Generic, a bicycle messenger for 14 years, said she participated in some of the early Critical Mass rides but got turned off by the hostility and arrogance of some of the bicyclists.

"There are more reasonable ways of going about making your point,'' she said.


Yeah, I don't think smashing a vehicle's window in when it's stopped is the way to solve the car issue. Just an opinion.

Oh, and if this wasn't meant to be ironic, my god: "... I say fuck the cars, and the people inside of them .... THEY are the problem. THEM and their ethics and lack of any type of moral code."

Unlike, say, the moral code of "f--- the cars, and the people inside them." I mean, change that to bikes, and that's the very same moral code we're trying to extinguish.

db said...

Good thing I'm self-correcting: After poking around a bit more at Fritz's blog and, I found an updated story, with the following quote:

Bicycle Coalition executive director Leah Shahum said witnesses told her that Ferrando "recklessly accelerated" into a crowd and hit the bicyclist so hard the bike was lodged under her vehicle.


A second-hand account, at best. So in terms of tangible evidence, we're not getting anywhere. It's the motorist versus riders and bike coalition members. As much as I want to believe the bikers, I'm not convinced by either side.

Sorry to post so much this morning. I rode the last leg of my commute behind one of those riders who runs red lights, cuts in front of cars (and school buses!), and rides on the sidewalk on the wrong side of the road to make a left turn.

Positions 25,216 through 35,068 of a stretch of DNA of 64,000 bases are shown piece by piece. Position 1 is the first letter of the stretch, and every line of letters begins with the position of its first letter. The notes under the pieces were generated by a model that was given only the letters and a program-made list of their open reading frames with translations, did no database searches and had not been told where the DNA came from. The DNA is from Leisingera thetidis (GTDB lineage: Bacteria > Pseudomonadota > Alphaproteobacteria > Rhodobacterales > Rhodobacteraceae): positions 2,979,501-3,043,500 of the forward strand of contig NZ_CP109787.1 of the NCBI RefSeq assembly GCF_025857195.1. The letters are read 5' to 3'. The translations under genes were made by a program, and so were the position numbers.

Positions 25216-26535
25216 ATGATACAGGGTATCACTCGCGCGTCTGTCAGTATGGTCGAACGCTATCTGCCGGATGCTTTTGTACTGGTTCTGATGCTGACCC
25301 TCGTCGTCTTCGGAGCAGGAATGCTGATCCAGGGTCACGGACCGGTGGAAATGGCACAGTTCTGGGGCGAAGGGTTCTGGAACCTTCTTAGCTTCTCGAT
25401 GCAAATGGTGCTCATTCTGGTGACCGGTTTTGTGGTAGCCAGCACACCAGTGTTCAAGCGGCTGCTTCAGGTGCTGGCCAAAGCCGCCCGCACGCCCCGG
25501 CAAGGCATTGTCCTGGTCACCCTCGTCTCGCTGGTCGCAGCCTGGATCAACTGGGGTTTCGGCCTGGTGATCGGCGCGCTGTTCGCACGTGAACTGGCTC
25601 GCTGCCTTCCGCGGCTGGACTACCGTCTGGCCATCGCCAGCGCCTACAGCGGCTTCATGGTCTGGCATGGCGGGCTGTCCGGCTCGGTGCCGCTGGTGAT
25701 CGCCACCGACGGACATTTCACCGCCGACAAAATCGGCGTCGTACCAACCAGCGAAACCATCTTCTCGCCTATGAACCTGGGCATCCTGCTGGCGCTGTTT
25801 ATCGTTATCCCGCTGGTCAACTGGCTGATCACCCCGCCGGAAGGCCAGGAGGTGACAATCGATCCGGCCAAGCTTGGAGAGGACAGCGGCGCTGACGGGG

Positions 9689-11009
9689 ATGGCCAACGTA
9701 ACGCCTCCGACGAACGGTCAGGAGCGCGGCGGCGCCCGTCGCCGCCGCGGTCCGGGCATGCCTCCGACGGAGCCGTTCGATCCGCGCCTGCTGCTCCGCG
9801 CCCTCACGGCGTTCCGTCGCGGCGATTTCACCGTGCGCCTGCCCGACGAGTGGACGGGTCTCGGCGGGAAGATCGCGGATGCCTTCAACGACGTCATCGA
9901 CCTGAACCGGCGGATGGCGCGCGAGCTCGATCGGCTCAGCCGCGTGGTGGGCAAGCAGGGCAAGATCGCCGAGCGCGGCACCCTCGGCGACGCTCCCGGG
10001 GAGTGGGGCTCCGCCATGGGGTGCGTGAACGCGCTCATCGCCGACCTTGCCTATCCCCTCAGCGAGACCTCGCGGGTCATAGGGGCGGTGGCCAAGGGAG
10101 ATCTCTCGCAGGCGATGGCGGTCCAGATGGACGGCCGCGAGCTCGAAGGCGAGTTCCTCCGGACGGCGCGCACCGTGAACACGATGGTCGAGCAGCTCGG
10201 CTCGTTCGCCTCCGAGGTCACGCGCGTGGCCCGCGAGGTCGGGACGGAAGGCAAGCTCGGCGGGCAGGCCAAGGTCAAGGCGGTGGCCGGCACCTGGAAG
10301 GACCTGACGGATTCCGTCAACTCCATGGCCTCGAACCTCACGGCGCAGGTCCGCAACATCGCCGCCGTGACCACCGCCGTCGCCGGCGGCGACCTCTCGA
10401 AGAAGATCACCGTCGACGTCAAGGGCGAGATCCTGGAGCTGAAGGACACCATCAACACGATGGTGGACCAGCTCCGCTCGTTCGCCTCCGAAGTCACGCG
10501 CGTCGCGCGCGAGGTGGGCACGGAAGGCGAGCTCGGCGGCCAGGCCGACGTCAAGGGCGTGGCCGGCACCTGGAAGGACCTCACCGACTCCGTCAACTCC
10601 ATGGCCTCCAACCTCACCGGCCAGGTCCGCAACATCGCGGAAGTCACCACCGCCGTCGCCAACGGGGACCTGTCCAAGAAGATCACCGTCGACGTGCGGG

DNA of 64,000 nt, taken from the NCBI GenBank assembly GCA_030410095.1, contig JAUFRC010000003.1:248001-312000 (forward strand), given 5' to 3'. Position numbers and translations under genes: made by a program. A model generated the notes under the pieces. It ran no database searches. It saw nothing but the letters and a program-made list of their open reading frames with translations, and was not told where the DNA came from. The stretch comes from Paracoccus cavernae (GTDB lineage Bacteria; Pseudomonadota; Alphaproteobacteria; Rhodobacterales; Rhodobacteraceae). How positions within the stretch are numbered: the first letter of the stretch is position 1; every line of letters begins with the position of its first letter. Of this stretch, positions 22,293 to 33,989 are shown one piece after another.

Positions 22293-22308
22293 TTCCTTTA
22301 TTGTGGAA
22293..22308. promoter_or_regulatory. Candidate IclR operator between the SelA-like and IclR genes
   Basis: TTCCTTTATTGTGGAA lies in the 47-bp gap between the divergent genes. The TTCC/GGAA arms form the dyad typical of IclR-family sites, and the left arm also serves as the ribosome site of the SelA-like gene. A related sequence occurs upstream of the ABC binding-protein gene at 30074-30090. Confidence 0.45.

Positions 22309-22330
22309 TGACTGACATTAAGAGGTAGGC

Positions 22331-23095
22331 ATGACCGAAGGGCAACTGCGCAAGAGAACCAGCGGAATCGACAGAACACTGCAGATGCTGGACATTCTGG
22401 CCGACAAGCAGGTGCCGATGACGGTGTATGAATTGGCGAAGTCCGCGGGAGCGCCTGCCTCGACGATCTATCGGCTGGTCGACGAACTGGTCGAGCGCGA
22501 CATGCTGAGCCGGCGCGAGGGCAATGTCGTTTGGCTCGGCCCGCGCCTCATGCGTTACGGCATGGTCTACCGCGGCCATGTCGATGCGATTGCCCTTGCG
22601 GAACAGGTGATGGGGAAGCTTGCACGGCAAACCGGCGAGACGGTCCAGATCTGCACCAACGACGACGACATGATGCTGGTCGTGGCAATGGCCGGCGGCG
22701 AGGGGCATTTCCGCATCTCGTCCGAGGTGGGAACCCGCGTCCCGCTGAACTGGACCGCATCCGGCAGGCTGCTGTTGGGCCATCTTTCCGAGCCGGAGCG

Bikeboy said...

I am re-posting a comment that was left by iamdeadnow (I edited out a word I deemed unsuitable for all audiences; I hope that sits OK with you.)

well, you also have to understand that critical mass is not just a bike ride. it is a statement against the authoritarian 1. police, 2. government, 3. individual cities.

it is also a statement against the driving and overall carelessness of city motor vehicle operators.

as a city and a suburban bike owner, I say f*** the cars, and the people inside of them -- and you can take that to the bank. THEY are the problem. THEM and their ethics and lack of any type of moral code.

Anonymous said...

The profanity in iamdeadnow's post is fairly typical of the anti-cager post I read online about SFCM/minivan.

Profanity and inciting language usually falls on deaf ears. The message you hope to get heard does not.

Bikeboy said...

I appreciated iamdeadnow's viewpoint. I occasionally (frequently?) feel exactly those sentiments, as I have certain dealings with people in their cars.

Fortunately, my hostile feelings usually quickly pass. 95% (my estimate) of motorists are courteous and respectful, when I'm being courteous and respectful. We CAN all get along!

(My problems with cops are almost non-existent. Maybe because I'm obeying the law, and not causing problems. In 22 years, I've been stopped 1 time, for "jumping the gun" when a light was about to turn green, and the cop was obviously bored.)

The harsh reality is... the cars will NOT be going away, even in this era of $3-going-on-$4 gas, at least any time soon. I desperately want to share the roads with people in cars, and my chances are much better when I'm trying to work with them, than when I'm out there pickin' a fight.

db said...

The harsh reality is... the cars will NOT be going away, even in this era of $3-going-on-$4 gas, at least any time soon. I desperately want to share the roads with people in cars, and my chances are much better when I'm trying to work with them, than when I'm out there pickin' a fight.

Right on, Bikeboy. That's why I keep coming back here.

And I apologize for not editing out all the objectionable words in Iamdeadnow's post when I quoted it. Thought I had changed them all.